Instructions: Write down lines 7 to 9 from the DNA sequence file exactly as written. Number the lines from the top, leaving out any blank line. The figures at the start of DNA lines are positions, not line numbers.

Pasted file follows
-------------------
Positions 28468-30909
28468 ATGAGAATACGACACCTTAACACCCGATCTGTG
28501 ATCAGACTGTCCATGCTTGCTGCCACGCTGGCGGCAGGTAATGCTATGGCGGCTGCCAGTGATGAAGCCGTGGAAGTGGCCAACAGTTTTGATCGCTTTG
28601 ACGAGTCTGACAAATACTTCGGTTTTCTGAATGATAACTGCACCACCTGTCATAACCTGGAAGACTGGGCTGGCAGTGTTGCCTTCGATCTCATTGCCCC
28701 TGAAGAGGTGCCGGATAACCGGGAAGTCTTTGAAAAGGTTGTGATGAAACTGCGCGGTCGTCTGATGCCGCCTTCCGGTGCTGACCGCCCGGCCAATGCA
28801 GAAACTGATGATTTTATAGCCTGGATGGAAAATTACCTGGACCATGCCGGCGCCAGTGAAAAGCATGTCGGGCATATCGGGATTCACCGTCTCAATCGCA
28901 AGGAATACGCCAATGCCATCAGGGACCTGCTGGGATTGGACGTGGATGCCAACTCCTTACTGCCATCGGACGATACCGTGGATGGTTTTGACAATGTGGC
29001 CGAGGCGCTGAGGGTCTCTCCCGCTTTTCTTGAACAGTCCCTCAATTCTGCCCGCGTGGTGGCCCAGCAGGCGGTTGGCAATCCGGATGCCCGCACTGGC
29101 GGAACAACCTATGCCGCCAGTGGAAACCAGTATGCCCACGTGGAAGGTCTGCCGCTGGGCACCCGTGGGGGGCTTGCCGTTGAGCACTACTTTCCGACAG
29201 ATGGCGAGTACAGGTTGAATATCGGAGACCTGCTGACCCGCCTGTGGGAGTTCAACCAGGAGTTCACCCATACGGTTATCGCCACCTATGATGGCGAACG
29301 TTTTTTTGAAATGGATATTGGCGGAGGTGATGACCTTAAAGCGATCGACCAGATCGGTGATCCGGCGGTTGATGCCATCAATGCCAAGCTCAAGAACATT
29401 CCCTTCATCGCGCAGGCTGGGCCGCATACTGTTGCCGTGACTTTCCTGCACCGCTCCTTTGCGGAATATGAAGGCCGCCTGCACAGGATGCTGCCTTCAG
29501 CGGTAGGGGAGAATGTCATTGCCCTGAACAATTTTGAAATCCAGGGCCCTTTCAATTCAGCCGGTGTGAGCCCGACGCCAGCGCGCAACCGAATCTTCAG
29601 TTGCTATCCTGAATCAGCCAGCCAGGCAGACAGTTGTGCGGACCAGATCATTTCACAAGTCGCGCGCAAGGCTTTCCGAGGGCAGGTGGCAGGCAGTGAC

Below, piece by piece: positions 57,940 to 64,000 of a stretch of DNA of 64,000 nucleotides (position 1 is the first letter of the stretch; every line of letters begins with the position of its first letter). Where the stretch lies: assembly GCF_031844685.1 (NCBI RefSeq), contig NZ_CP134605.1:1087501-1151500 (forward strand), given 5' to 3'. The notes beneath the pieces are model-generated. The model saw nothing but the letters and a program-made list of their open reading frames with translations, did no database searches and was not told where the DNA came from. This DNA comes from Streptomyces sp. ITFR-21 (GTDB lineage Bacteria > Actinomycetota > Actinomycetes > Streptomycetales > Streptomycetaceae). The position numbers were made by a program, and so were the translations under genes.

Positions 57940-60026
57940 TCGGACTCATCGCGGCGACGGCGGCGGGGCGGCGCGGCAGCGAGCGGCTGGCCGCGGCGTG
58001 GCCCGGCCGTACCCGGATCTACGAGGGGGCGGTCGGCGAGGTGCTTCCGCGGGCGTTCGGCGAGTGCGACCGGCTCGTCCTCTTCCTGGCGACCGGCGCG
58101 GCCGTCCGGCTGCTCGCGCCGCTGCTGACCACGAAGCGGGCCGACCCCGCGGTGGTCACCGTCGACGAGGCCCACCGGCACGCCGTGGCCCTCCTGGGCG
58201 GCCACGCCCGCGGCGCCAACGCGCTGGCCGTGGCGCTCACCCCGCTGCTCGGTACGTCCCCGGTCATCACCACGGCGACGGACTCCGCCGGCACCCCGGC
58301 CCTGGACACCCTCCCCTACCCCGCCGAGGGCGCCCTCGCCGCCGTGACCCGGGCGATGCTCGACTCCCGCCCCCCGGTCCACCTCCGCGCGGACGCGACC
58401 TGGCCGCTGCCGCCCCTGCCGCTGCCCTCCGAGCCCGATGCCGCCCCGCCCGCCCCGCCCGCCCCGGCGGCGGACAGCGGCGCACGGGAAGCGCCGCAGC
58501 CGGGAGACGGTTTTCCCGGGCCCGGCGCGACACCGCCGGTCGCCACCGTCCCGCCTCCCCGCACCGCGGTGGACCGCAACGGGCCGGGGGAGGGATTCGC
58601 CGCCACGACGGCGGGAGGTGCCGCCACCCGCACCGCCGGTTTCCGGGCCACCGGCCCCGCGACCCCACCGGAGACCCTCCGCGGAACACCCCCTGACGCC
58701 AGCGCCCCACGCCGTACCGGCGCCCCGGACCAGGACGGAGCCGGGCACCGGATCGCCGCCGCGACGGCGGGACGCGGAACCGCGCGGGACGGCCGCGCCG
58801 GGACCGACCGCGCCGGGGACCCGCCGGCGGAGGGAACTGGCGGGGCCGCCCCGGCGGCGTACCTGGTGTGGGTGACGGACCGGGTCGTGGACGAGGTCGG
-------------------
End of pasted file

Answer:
28901 AGGAATACGCCAATGCCATCAGGGACCTGCTGGGATTGGACGTGGATGCCAACTCCTTACTGCCATCGGACGATACCGTGGATGGTTTTGACAATGTGGC
29001 CGAGGCGCTGAGGGTCTCTCCCGCTTTTCTTGAACAGTCCCTCAATTCTGCCCGCGTGGTGGCCCAGCAGGCGGTTGGCAATCCGGATGCCCGCACTGGC
29101 GGAACAACCTATGCCGCCAGTGGAAACCAGTATGCCCACGTGGAAGGTCTGCCGCTGGGCACCCGTGGGGGGCTTGCCGTTGAGCACTACTTTCCGACAG